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Contextual Factors Relevant to Elementary Teachers Using Interactive Whiteboards in Mathematics Classroom Discourse
ARTICLE

, Texas State University - Round Rock Campus, United States ; , Educational Technology Consultant, United States

Journal of Interactive Learning Research Volume 25, Number 3, ISSN 1093-023X Publisher: Association for the Advancement of Computing in Education (AACE), Waynesville, NC

Abstract

This study contributes to the literature by examining in more detail the correlations among contextual factors defined by the teachers’ technical confidence, lesson planning skills, and the extent of IWB usage in mathematics classroom discourse. The sample for the current study consisted of 134 elementary school teachers in grades K-5 using interactive whiteboards (IWB) with their math lessons. A questionnaire consisting of 17 items measured the teachers’ perceptions related to their technical competency in using the IWB, skills in planning IWB-based lessons, and observations of students’ engagement, behavior, and achievement based on using the IWB in mathematics classroom discourse. The findings suggest that teachers’ technical confidence in using the IWB does matter with regard to planning IWB-based lessons and to engaging students in the classroom. The findings also suggest that the teachers’ skills in planning IWB-based lessons matters to students’ engagement and behavior in mathematics classroom discourse. Lastly, the findings recommend concurrent high use of the IWB among teacher and students in classroom discourse if the goal is to maximize IWB student effects.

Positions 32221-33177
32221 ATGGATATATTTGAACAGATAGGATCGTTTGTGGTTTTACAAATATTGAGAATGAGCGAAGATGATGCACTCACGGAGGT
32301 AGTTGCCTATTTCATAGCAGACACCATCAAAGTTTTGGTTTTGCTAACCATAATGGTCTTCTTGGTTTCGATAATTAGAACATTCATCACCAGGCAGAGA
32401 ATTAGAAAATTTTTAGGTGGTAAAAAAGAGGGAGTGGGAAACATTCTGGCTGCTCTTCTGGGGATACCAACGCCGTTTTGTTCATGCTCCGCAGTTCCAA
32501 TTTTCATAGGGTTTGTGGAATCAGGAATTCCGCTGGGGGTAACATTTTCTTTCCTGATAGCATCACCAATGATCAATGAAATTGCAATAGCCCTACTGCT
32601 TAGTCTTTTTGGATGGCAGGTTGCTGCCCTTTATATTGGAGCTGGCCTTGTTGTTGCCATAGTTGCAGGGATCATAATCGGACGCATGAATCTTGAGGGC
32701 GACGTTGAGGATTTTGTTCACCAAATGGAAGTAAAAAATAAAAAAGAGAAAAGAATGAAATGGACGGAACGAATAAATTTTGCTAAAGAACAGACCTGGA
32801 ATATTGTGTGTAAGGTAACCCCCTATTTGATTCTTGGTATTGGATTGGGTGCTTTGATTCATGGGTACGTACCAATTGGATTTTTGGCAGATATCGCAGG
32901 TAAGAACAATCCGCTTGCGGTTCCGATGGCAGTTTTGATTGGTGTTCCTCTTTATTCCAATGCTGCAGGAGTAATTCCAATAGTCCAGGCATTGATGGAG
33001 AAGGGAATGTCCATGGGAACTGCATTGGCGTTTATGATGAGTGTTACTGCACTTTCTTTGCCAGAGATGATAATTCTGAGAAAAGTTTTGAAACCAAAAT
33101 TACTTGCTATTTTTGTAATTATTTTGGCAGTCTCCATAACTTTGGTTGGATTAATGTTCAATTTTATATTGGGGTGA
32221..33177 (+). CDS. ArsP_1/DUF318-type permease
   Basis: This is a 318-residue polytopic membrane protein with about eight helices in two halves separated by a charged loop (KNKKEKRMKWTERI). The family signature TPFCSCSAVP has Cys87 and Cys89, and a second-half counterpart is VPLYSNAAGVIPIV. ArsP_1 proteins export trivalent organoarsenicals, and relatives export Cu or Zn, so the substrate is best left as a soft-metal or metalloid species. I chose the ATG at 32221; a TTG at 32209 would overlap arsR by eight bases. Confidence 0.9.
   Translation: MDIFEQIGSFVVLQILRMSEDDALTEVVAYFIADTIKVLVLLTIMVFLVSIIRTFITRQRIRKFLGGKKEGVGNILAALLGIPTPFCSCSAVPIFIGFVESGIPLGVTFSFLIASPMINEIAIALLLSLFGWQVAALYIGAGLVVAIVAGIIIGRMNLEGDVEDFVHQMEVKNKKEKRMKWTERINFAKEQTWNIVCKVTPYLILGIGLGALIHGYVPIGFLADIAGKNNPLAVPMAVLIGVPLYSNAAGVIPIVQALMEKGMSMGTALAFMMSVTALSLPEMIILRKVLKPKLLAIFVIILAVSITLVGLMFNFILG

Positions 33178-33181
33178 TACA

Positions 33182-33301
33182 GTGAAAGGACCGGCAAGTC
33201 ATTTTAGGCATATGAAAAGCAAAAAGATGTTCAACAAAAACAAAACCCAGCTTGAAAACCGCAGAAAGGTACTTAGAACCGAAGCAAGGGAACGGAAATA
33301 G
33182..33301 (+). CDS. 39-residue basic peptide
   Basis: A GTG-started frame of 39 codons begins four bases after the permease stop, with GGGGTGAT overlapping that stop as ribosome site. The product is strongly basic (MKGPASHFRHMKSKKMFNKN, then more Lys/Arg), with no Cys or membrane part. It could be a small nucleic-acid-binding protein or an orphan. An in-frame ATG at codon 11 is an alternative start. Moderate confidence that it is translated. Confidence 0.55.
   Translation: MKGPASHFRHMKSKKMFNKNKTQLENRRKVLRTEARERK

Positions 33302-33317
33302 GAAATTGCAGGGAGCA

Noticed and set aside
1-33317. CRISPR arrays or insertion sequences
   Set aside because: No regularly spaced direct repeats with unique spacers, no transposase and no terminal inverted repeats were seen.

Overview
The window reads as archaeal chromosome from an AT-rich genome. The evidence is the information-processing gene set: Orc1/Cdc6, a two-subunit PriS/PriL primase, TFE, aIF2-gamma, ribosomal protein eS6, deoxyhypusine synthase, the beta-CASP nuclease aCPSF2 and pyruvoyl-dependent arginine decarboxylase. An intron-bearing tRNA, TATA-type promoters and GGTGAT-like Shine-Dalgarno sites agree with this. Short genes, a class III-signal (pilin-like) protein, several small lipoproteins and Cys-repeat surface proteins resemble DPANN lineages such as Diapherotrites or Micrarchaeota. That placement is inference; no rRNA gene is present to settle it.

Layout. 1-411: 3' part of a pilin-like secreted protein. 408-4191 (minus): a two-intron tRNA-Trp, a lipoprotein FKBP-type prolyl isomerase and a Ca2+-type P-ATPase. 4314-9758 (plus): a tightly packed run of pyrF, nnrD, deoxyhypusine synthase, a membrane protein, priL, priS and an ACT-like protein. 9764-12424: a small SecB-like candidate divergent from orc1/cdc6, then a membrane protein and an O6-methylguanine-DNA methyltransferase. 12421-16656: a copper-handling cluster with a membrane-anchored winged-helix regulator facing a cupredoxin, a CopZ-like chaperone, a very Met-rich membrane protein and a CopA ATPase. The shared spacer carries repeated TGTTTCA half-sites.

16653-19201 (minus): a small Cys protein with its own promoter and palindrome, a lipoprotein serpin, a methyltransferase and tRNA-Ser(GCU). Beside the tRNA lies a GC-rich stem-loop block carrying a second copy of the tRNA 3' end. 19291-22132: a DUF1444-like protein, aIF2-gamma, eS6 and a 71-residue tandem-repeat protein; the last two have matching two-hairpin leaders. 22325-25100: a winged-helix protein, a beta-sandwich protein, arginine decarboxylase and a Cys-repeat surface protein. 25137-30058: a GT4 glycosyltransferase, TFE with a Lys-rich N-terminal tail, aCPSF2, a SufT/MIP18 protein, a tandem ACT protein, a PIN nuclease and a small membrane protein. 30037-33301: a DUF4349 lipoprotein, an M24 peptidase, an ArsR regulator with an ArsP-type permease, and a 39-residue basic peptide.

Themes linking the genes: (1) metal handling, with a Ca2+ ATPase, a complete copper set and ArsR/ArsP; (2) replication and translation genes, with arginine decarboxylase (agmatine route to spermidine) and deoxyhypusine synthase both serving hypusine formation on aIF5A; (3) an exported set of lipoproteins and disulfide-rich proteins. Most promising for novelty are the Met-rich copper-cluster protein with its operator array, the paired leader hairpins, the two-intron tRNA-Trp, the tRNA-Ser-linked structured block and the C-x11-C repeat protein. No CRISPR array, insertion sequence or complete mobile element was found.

Citation

Lopez, O. & Krockover, C. (2014). Contextual Factors Relevant to Elementary Teachers Using Interactive Whiteboards in Mathematics Classroom Discourse. Journal of Interactive Learning Research, 25(3), 405-426. Waynesville, NC: Association for the Advancement of Computing in Education (AACE). Retrieved April 24, 2019 from .

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Cited By

  1. Interactive Whiteboards Research and the Mathematics Classroom: A LearnTechLib Review

    Gregory Chamblee, Georgia Southern University, United States

    Society for Information Technology & Teacher Education International Conference 2016 (Mar 21, 2016) pp. 2484–2489

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